With reference now to FIG. 3, the support means 30′ of the present invention is shown in an alternative embodiment for supporting a video display unit 20 on or in adjacent relation to the casket, 10. The support means 30′ of this embodiment, which might be preferred for a closed casket funeral service, may comprise a support member 36 connected to an outer exposed surface 42 of the casket 10, such as adjacent or on to an exterior portion of lid structure 38. The support member 36 of this embodiment is also structured and disposed to present a video display unit 20 for viewing by mourners, and preferably, but not necessarily, is mounted to the casket so as to be movable between an open, operative position illustrated in FIG. 3, and a closed, stored position (not shown) with the support member 36 ideally structured to rest on and conform to the overall configuration of lid structure's exterior surface 38. It should be pointed out, however, that the support member 36 could also be only temporarily mounted to the casket 10, and further, to assume only one position, such as that shown in FIG. 3. In addition, the support member 36 of this embodiment may include a video display unit 20 integrally formed therewith, as shown in FIG. 3. Here again, the support member 36 preferably also includes electrical circuit means (not shown) for providing an electrical connection or interconnection of the video display unit 20 to a power source.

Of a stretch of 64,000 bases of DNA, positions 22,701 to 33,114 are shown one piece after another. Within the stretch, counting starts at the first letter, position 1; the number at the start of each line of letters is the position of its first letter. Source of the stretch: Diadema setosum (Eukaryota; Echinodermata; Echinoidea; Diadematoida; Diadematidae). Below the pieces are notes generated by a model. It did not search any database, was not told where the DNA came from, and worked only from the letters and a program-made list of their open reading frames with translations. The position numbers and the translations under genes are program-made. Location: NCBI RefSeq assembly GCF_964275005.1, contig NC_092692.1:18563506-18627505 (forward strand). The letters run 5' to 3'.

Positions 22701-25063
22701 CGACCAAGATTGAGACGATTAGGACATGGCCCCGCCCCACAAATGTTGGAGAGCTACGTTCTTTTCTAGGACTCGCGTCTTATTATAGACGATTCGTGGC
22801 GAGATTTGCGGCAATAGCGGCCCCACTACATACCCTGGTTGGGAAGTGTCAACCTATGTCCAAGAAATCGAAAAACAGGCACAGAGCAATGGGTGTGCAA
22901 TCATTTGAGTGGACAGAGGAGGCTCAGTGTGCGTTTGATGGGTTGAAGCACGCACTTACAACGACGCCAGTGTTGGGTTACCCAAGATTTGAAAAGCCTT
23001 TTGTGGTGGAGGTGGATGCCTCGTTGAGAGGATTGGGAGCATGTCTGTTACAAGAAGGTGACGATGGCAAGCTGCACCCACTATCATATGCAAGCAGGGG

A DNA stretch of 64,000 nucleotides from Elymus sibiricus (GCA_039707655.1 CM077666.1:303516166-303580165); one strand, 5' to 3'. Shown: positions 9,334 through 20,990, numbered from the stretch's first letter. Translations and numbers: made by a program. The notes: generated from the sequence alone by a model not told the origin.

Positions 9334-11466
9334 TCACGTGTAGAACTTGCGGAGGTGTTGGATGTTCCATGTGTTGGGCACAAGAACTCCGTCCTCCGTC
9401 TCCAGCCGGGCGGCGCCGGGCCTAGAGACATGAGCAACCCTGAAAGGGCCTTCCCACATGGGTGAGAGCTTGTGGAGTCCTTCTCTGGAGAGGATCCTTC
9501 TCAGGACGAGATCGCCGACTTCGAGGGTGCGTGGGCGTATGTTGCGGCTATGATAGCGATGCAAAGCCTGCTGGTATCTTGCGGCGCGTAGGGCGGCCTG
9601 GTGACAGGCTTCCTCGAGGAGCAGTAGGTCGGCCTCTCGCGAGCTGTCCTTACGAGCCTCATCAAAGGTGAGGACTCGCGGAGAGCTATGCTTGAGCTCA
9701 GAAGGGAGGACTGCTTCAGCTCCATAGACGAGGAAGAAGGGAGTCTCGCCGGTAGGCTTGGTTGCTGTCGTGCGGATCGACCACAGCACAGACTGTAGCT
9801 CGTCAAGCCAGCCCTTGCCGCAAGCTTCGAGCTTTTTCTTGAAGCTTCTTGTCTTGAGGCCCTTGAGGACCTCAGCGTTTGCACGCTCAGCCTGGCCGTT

With reference now to FIG. 4, the support means 30″ of the present invention is shown in yet another alternative embodiment for supporting a video display unit (not shown) on or in adjacent relation to the casket, 10. The support means 30″ may comprise a support member 39 that is movably connected to the casket itself, and not necessarily to a lid or lid portion for the casket. For instance, the support member 39 may be slidingly received within a portion of the casket and movable in the direction shown by the arrow A in FIG. 4, between a stored position and an operative position, as shown in FIG. 4, in which a video display unit might be supported thereon. Thus, the support member 39 of this embodiment can in some ways be analogized to a drawer. It should be pointed out, however, that the support member 39 might also take the form of a movable support shelf disposed exteriorly on the casket 10 or a portion of the lid 38 for the casket. As yet another alternative, and with reference now to FIG. 5, the support member 39′ might comprise a horizontal support surface disposed within the lid portion of the coffin, which could be normally hidden from view by a slidable member 43, which is movable between an open position, as shown, and a closed position.